Page 1:Antivirus Need...and Greed
Page 2:Contenders: AVG And GFI
Page 3:Contenders: Kaspersky And McAfee
Page 4:Contenders: Microsoft And Symantec
Page 5:How We Tested: Configuration
Page 6:How We Tested: Benchmarking
Page 7:Application Installation
Page 8:Boot Time
Page 9:Standby Time
Page 10:PCMark 7 Results
Page 11:PCMark 7 Results, Continued
Page 12:Web Page Load Time
Page 13:Scanning Time
Page 14:Do Antivirus Suites Have A Big Impact On Performance?
PCMark 7 Results, Continued
We expected to see some of the most variance within the PCMark suite here, as gaming storage throughput might be the most sensitive to impacts from background file scanning. Not so. Only GFI and Microsoft show any real influence on scores, and even then the improvement is minimal. Once more, we see AV not hindering system performance.
Perhaps this is our most damning data point. Top to bottom, we see a roughly 12% impact against DirectX 9 performance across the board. No AV product does better than another at preventing this. It seems to be an inherent liability baked into the background scanning process.
Still image manipulation performance? Zero impact from AV presence. Nothing to see here...move along.
Importing photos is another place where we expected to separate the wheat from the chaff, as this would keep AV scanning constantly busy watching incoming files for malicious bad apples in our barrels of photo files. Yet again, there’s not much variability. GFI and Microsoft tie for delivering the best storage performance. And strangely, our clean configuration shows the worst performance of the bunch, lagging the leaders by about 10 percent. So AV is good for storage and bad for graphics? Weird.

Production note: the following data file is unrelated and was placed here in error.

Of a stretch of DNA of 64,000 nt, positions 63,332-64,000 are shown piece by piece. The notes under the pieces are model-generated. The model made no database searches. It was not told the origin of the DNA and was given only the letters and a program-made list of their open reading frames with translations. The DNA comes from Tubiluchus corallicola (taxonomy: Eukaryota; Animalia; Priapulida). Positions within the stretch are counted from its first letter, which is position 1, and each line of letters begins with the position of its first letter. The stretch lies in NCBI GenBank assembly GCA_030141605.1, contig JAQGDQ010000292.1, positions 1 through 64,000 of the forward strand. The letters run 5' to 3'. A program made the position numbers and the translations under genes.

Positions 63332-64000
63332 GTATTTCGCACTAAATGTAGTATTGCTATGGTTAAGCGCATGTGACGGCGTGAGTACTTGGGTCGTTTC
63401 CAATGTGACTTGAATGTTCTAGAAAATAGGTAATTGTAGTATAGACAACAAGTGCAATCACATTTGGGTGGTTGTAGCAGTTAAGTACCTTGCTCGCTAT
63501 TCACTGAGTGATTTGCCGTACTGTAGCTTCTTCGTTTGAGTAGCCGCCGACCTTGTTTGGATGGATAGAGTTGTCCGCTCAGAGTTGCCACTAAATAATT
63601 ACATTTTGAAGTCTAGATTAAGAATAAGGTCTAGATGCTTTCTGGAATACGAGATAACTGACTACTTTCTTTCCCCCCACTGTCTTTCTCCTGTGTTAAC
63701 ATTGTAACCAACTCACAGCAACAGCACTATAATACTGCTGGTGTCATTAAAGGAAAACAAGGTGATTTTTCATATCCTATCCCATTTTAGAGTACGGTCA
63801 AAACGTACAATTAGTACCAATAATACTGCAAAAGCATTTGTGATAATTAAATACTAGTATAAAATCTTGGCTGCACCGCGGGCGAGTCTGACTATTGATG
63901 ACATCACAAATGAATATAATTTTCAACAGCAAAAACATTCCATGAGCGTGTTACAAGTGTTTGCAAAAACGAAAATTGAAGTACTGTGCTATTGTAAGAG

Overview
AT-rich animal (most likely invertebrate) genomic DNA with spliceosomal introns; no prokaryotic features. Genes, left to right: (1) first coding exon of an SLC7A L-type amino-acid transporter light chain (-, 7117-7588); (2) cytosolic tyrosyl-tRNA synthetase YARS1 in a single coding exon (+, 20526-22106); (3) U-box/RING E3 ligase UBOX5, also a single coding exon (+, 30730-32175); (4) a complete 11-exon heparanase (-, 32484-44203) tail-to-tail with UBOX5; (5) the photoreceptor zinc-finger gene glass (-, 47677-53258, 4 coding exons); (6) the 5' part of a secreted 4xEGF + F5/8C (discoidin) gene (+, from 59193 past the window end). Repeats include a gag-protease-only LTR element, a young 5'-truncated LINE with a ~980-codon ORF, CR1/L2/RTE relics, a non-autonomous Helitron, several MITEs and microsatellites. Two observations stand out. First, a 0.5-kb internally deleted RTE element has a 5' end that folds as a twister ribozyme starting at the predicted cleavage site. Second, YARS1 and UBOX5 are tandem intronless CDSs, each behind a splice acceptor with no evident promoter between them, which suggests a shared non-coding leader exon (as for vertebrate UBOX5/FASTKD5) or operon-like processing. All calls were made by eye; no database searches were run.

Finally, some data that matches our presuppositions. The clean configuration shows the highest Web page browsing speed, which makes sense as the results are totally unscanned. GFI seems to spend the most cycles on page element analysis, bringing up the back of our fairly tight-knit pack. Microsoft comes the closest to native speed, although, given AV-C’s detection results, we have to wonder if this is because Security Essentials isn’t doing as thorough of a job.
The data decryption side of Web browsing tends to lean more heavily on CPU performance, so we would expect to see AV apps with higher CPU utilization resulting in lower scores here. It’s possible that such an effect is seen here, but with the groups laggard (Symantec) turning in a score only 3% below native speed, we’d call this a non-issue. The preliminary conclusion would be that AV is not affecting CPU performance.
Finally, we have Windows Defender performance. Defender guards against spyware. It’s a free download and a fairly necessary one if you’re only going to run a basic, free AV app. This time, Kaspersky falls behind while all other AV products show a fair performance gain over our clean baseline, led by AVG and GFI.
- Antivirus Need...and Greed
- Contenders: AVG And GFI
- Contenders: Kaspersky And McAfee
- Contenders: Microsoft And Symantec
- How We Tested: Configuration
- How We Tested: Benchmarking
- Application Installation
- Boot Time
- Standby Time
- PCMark 7 Results
- PCMark 7 Results, Continued
- Web Page Load Time
- Scanning Time
- Do Antivirus Suites Have A Big Impact On Performance?